As predicted, 2021 started on January 1st and will, without a doubt, end on December 31st, just like every year since 1582 and the adoption of the Gregorian calendar. But, what happens during the other 365 days of the year will be the result of whatever mother nature throws at us combined with geopolitical influences, most of which cannot be accurately predicted.
What happens in the environment and politics will have an effect on the economy, and to varying degrees, an effect on businesses.
Last year, drought in the western U.S. and Australia made us vulnerable to fires that devastated hundreds of thousands of acres of forest and brush. The warming of the ocean also caused a record number of hurricanes and named tropical storms. Both events caused millions of dollars’ worth of damages.
This year, meteorologists predict another very active hurricane season with 16 named storms, seven hurricanes, and three major hurricanes. The leading factor behind their prediction is an expected development of a weak La Niña by the third quarter of 2021.
However, before the hurricane season starts, scientists have been monitoring another weather occurrence. A break in the polar vortex has caused it to split and is expected to send a blast of cold Arctic air and significant snow blanketing the northern U.S. states and may reach as far south as northern Arizona.
As Americans prepare for these weather events, you can expect to see an interruption in the transportation of goods and a rise in the price of natural gas, fuel oil, and lumber products—part of the economic fallout from severe storms.
Last year, nature also threw the COVID-19 pandemic into the economic mix, and it is still affecting the economy as we enter 2021. Predictions are that we will still be suffering the economic effects of COVID well into the third quarter of this year.
Though the 2020 economy did not go exactly as predicted, it provided some insight into what to expect in 2021. On December 2, 2020, the Las Vegas Global Economic Alliance (LVGEA) and the UNLV Lee Business School Center for Business and Economic Research (CBER) held a virtual presentation of Outlook 21. The speakers were Christopher Thornberg, Ph.D., founder of Beacon Economics, and Stephen M. Miller, Ph.D., professor and director of UNLV’s CBRE.
Both speakers were optimistic about 2021, saying that the pandemic caused recession has been relatively short and that we are about 1/2 to 3/4 of the way back to where we were before the pandemic.
Thornberg describes this recovery as a sharp V and thinks that the Feds are holding back growth by not allowing interest rates to rise. Thornberg is also not in favor of another stimulus package because, according to him, the first stimulus has not been spent but instead is sitting in people’s savings accounts.
Miller was more conservative in his view of how much progress we have made toward recovery, breaking his numbers into two segments, workers in the entertainment, hospitality, and service industries that deal directly with people and the business type professionals. Miller believes the recession looks more like a K recovery, with the entertainment, hospitality, and service workers still in decline and the other businesspeople doing well. Contrary to Thornberg, Miller thinks that the Feds are doing a great job by keeping inflation flat and interest rates low. Miller also believes that a second stimulus is needed, especially for the hospitality, entertainment, and service workers.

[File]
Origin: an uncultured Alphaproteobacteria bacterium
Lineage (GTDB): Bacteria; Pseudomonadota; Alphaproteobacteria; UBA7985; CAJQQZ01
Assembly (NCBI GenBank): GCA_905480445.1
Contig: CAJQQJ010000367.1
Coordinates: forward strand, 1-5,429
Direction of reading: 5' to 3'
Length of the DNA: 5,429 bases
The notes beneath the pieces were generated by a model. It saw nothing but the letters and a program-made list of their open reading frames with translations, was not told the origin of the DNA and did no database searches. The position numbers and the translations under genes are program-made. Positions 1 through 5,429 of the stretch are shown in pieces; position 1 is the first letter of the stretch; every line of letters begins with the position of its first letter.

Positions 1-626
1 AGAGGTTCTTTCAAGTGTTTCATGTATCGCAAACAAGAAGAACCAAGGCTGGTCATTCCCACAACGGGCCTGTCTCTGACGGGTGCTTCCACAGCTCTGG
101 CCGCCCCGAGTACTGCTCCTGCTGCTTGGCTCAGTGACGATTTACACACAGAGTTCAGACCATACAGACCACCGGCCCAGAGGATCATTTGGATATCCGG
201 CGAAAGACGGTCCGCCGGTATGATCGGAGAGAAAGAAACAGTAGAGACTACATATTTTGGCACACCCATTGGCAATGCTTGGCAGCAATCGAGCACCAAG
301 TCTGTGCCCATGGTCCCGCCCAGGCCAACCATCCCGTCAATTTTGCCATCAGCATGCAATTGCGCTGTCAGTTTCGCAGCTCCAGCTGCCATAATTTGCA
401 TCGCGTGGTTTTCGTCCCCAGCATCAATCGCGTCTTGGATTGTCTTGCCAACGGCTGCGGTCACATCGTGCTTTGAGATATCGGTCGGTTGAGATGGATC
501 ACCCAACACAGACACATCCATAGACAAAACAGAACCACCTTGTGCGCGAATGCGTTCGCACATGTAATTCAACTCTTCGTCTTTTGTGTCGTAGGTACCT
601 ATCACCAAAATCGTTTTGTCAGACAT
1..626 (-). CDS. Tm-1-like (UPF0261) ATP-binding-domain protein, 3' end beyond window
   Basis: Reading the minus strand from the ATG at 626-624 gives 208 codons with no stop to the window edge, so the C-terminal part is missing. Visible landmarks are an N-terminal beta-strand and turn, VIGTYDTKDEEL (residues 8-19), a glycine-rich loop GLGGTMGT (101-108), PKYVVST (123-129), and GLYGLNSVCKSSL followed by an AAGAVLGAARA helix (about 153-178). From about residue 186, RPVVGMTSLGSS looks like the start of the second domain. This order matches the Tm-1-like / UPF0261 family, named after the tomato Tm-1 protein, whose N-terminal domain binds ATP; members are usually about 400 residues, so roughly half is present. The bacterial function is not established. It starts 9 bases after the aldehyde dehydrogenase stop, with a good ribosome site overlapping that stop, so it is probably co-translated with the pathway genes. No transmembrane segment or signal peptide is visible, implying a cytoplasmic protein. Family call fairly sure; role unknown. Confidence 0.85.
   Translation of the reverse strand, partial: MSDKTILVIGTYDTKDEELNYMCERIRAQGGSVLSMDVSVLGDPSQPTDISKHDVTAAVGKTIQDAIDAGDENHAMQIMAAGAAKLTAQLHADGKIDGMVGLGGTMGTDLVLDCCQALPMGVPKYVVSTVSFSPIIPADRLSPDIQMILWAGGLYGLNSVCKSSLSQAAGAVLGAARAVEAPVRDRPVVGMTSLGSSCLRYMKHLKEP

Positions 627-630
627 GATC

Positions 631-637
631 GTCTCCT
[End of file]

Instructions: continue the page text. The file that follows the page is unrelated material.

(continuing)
Both economists agree that there is a lot of pent-up spending that will take place around the third quarter of 2021 after the majority of the general public have been vaccinated against COVID. They also agree that housing prices will remain high through 2021. But office space will suffer as business owners begin to evaluate the continuation of remote work by a percentage of their employees, and the amount of physical headquarter space is really needed.
Thornberg and Miller also agreed that, barring any unforeseen circumstances, the fourth quarter of 2021 should see a bounce in the economy as we start to return to normalcy. Whatever “normal” will be.
By the way, in 2020, Southern Nevada and several western states saw an invasion of locusts, which turned the sidewalks brown and people screaming. This spring, the largest brood of cicadas is set to emerge from the earth. But do not worry; Nevada and the western states will be mostly spared. Brood X (Roman numeral for 10) will be filling the air with a mating hum that can reach a deafening 100 decibels. The cicadas will be seen from as far west as Missouri, as far south as Georgia, as far north as Michigan, and east to Long Island, New York.
At Business Finance Corporation, we work to be your partner in success. We may not be able to control mother nature or the economy, but we can help you control your cashflow. If your business balance sheet is heavy on the receivables side and light on cash, let us help. We can provide immediate cash and assist in collecting your receivables. Go to https://bfc.vegas/ or call 702-947-3800.